Published on: Jul 30, 2021
Where to point the beam? – Local Area Networks (LAN)
The earliest beamforming technique (Bartlett beamformer) dates back to World War II. Although beamforming techniques have advanced a lot since then, they have not been deployed in communication systems until recently. Beamforming is simply radiating or capturing energy from a specific direction using an array of antennas. The basic architecture of an analog beamformer equipped with a phased antenna array is depicted in Figure 1.
An analog beamformer works as follows: The bandpass signal from the radio frequency (RF) chain is fed to elements of the antenna array by inducing a phase change. When the antennas radiate the signal, due to constructive and destructive interference of the phase-shifted signal, a beam is formed in a particular direction. To get an intuitive feel of beamforming, you can read one of our previous blogs: “Have you ever heard (of) Beamforming?”. Also, note that there are other architectures of beamforming, such as digital beamforming or hybrid analog-digital beamforming, but this blog will only cover analog antenna beamforming. Hopefully, the above explanation and our previous blog have allowed you to understand how a beamformer works, but the question “Where to point the beam?” still remains unanswered. To get this answer, let us start with the objectives of a beamformer.
The three main objectives of a beamformer are:
- To direct the maximum transmit signal power in the direction of the receiver, also termed transmit beamforming. Similarly, the receiver collects the signal from a particular direction that maximizes the received signal power, often termed as receive beamforming.
- To estimate the direction of the receiver. From the receiver perspective, this is done by estimating the direction of arrival (DoA) of the plane waves impinging on the array.
- To support user mobility by either tracking the direction or by estimating the direction quickly.
These three operations jointly help set up and maintain the directional links throughout the communication process, known as beam management. The second objective is what is termed as beamforming training. To describe in a nutshell, Beamforming training is the process of determining the optimal antenna phase shifts that maximize the radiated or captured energy in a certain direction. In the remainder of this blog, we will explain how beamforming training is done in LAN systems.
Beamforming @ Sub-6 GHz systems
An ideal isotropic antenna at the transmitter radiates equally in all directions. A receiver in the vicinity receives a fraction of radiated power which is directly proportional to the transmitted power, antenna gains and inversely proportional to the distance . In legacy WiFi and current LTE systems, this fractional power is sufficient enough to establish a communication link. To this end, it is safe to say that existing systems have no need for beamforming. Nevertheless, multiple antennas at the transmitter and/or receiver can be used to enable beamforming, in order to enhance the signal-to-noise ratio (SNR) and also reduce the interference to the other users. Now, the question is how are the necessary phase shifts acquired? In general, communication can be split into two phases; control phase during which the communication link is set up, followed by the data transmission phase. Current LTE and WiFi systems use omnidirectional transmissions in the control phase. During the data transmission phase, the receiver applies digital/analog beamforming based on the estimated channel state information (CSI). Later, raw/quantized CSI is informed to the transmitter via feedback which is used to perform beamforming at the transmitter. So, in current LTE and legacy systems there is no need for explicit beamforming training. The complete process of beamforming is pictorially depicted in Figure 2.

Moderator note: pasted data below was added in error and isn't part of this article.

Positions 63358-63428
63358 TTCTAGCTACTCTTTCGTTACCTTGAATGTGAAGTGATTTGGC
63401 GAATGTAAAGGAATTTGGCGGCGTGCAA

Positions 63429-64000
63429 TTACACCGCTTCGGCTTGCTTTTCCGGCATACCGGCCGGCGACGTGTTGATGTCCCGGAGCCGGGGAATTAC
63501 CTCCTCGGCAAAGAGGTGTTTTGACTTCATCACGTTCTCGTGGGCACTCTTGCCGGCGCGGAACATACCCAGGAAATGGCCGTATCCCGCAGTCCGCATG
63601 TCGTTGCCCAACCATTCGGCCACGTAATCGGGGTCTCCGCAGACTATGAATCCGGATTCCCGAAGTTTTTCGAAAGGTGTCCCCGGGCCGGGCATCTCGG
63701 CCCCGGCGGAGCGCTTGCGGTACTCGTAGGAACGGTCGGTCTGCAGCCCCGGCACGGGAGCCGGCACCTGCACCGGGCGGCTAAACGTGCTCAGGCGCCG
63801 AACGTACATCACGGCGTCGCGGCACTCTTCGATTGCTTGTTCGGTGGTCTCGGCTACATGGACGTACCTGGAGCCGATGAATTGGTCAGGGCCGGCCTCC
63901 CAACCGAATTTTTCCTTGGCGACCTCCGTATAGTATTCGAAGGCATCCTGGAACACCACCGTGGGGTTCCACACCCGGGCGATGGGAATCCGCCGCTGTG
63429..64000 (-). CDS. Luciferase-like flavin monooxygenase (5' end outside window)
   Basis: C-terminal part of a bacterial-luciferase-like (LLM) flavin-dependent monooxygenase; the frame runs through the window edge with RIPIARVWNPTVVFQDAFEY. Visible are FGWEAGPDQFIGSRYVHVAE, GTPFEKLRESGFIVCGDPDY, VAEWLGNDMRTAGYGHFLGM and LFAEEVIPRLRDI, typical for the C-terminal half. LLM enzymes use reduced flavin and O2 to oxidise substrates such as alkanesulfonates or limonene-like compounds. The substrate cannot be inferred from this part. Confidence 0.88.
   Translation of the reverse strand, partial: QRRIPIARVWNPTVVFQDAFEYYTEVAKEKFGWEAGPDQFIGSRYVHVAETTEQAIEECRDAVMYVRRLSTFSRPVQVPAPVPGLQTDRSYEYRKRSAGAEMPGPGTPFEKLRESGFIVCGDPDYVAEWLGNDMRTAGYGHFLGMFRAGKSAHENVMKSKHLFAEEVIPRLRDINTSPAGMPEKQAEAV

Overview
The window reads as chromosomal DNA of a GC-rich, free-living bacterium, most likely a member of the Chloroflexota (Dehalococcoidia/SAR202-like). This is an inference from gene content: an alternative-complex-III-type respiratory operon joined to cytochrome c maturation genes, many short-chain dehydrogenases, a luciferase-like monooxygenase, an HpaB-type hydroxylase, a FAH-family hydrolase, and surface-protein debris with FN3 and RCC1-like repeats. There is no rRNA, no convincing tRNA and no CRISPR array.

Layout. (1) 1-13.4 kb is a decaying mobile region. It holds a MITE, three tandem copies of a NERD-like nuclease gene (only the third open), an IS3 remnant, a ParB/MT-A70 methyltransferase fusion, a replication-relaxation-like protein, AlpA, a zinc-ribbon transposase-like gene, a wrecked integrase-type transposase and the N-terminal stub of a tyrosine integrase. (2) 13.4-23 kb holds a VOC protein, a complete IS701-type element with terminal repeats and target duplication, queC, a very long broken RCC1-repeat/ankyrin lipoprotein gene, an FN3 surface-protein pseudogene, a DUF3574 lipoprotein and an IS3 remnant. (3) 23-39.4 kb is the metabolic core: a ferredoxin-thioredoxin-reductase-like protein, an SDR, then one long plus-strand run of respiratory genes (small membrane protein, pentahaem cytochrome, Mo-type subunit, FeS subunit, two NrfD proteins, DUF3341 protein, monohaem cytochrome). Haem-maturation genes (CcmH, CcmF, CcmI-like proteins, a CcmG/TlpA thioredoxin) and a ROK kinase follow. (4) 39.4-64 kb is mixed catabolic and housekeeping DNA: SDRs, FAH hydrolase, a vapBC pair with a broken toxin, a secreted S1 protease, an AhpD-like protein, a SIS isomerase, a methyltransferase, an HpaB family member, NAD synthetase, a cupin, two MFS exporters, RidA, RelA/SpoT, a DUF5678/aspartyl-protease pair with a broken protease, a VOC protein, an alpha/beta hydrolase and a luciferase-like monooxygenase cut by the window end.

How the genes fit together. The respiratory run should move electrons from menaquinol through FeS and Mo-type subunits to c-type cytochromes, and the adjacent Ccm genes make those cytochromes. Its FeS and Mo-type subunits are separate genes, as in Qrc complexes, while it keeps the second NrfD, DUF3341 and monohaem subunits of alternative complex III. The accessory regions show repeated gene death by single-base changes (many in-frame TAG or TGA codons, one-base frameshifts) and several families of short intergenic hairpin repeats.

Beamforming training @ mmWave systems
Unlike legacy and current LTE systems, directional communication is essential for mmWave systems. As mentioned in our “mmWave vs Sub-6 GHz” blog, the main reasons for this are severe path loss, human blockage and atmospheric absorption. A communication link cannot be established using omnidirectional signalling as in sub-6 GHz systems since the link budget is too low. This motivates the need for beamforming and explicit beamforming training even to establish a link (Initial Access). Moreover, mmWave systems allow multiple antennas to be fit in a small form factor due to their high operational frequency, thus providing a way to improve the link budget. Several methods have been proposed for efficient beamforming training, which can be broadly classified into two types: hierarchical beam training and exhaustive search beam training. Another class of beam training methods is the hybrid beam training approach which combines the merits of hierarchical and exhaustive beam training methods.